WASHINGTON – The Supreme Court said Thursday that DNA possesses a unique ability to free the innocent and convict the guilty, but the justices nonetheless ruled that prisoners do not have a constitutional right to demand DNA testing of evidence that remains in police files.

In a 5-4 ruling, the court’s conservative bloc agreed to allow states to decide rules for new testing of old crime samples.

Already, 47 states and the federal government have enacted laws or rules that allow prisoners under some circumstances to obtain DNA tests, the high court said.

Chief Justice John Roberts said the majority saw no need for “a freestanding and far-reaching constitutional right of access to this type of evidence.” Upholding such a new right “would take the development of rules and procedures in this area of out of the hands of legislatures and state courts shaping policy in a focused manner and turn it over to federal courts,” he said.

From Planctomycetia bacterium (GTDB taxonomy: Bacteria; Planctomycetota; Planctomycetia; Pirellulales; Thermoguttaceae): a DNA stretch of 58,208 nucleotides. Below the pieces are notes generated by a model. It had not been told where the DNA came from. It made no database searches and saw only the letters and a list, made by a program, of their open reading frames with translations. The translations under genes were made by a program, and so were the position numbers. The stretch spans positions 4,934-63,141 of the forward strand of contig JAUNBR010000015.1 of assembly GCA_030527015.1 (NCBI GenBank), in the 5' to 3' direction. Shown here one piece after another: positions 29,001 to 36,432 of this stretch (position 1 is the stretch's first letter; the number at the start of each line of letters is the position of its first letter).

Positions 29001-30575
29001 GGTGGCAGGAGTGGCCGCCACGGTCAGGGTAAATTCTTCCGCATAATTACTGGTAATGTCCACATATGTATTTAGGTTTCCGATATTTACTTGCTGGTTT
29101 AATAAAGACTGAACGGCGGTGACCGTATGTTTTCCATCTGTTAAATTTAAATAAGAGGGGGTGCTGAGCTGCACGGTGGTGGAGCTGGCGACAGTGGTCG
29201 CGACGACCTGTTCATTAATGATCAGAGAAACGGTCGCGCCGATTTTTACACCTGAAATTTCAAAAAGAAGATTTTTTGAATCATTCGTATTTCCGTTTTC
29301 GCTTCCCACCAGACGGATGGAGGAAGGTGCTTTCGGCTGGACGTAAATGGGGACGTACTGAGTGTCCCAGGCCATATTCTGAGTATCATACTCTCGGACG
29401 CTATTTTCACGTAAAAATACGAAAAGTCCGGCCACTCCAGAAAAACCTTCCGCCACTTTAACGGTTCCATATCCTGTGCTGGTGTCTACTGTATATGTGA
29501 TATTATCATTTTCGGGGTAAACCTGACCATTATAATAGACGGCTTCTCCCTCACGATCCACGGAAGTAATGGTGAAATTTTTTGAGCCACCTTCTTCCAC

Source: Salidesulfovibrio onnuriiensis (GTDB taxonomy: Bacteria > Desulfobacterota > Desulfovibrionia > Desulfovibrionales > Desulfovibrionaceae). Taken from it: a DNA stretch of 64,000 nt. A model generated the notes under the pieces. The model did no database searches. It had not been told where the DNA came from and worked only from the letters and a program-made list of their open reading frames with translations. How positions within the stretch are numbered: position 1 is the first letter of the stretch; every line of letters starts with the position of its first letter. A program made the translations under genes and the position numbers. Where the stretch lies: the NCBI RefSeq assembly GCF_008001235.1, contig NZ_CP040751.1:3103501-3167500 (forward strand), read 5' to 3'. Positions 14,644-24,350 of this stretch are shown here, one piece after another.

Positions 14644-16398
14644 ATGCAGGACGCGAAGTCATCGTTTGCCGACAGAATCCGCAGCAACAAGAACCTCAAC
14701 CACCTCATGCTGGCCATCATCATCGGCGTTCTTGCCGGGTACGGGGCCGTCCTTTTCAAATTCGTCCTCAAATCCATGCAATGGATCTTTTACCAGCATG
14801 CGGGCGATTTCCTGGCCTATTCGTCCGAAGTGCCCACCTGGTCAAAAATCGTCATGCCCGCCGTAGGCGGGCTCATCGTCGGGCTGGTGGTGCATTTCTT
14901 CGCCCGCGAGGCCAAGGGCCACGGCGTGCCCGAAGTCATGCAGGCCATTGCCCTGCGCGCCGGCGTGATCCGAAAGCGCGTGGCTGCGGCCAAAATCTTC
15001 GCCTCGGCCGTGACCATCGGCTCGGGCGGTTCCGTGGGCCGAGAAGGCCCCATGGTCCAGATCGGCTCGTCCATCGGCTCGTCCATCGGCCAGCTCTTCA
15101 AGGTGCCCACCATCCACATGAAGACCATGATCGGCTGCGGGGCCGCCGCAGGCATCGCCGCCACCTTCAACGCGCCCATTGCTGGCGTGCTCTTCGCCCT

While Roberts stressed the virtues of judicial restraint, the dissenters said the court was abdicating its duty to seek justice.

Alaska does not give prisoners a right to obtain DNA testing, and William Osborne, a convicted rapist, belatedly sought testing of a semen sample. He and another man were accused of abducting a prostitute near Anchorage, beating her and leaving her nearly dead in the snow. She survived and identified Osborne as her attacker.

His lawyer did not seek DNA testing during his trial, but he sued to obtain the tests after his conviction. Osborne even offered to pay for the test.

Justice John Paul Stevens, in dissent, said Alaska has the evidence that “will conclusively establish” whether Osborne committed the rape.

“If he did, justice has been served by his conviction and sentence,” Stevens wrote. “If not, Osborne has needlessly spent decades behind bars while the true culprit has not been brought to justice.”

Stevens said the prisoner in this situation has a right to “test the evidence at his own expense and to thereby ascertain the truth once and for all.”

Justices Ruth Bader Ginsburg, David Souter and Stephen Breyer joined in dissent.

Besides Alaska, only Massachusetts and Oklahoma have not decreed by law that at least some convicts can obtain DNA testing.

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